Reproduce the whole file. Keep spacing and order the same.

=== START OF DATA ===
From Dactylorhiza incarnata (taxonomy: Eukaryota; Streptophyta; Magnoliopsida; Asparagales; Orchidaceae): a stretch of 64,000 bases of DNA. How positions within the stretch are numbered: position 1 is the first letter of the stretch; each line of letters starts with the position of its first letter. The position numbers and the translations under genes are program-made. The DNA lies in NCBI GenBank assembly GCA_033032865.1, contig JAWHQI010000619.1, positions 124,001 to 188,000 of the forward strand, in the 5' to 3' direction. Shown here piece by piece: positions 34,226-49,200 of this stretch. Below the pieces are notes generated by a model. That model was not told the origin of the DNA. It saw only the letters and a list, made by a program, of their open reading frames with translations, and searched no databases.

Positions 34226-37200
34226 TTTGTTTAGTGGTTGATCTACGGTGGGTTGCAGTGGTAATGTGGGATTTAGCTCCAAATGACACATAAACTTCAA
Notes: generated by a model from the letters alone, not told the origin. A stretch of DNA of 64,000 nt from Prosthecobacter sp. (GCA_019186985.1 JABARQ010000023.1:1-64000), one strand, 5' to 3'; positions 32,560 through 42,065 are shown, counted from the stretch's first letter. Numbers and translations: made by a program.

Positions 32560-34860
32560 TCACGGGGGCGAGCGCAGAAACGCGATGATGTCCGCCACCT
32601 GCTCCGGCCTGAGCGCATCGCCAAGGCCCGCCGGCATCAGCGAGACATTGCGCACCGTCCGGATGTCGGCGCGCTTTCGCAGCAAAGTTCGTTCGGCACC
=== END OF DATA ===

From Dactylorhiza incarnata (taxonomy: Eukaryota; Streptophyta; Magnoliopsida; Asparagales; Orchidaceae): a stretch of 64,000 bases of DNA. How positions within the stretch are numbered: position 1 is the first letter of the stretch; each line of letters starts with the position of its first letter. The position numbers and the translations under genes are program-made. The DNA lies in NCBI GenBank assembly GCA_033032865.1, contig JAWHQI010000619.1, positions 124,001 to 188,000 of the forward strand, in the 5' to 3' direction. Shown here piece by piece: positions 34,226-49,200 of this stretch. Below the pieces are notes generated by a model. That model was not told the origin of the DNA. It saw only the letters and a list, made by a program, of their open reading frames with translations, and searched no databases.

Positions 34226-37200
34226 TTTGTTTAGTGGTTGATCTACGGTGGGTTGCAGTGGTAATGTGGGATTTAGCTCCAAATGACACATAAACTTCAA
Notes: generated by a model from the letters alone, not told the origin. A stretch of DNA of 64,000 nt from Prosthecobacter sp. (GCA_019186985.1 JABARQ010000023.1:1-64000), one strand, 5' to 3'; positions 32,560 through 42,065 are shown, counted from the stretch's first letter. Numbers and translations: made by a program.

Positions 32560-34860
32560 TCACGGGGGCGAGCGCAGAAACGCGATGATGTCCGCCACCT
32601 GCTCCGGCCTGAGCGCATCGCCAAGGCCCGCCGGCATCAGCGAGACATTGCGCACCGTCCGGATGTCGGCGCGCTTTCGCAGCAAAGTTCGTTCGGCACC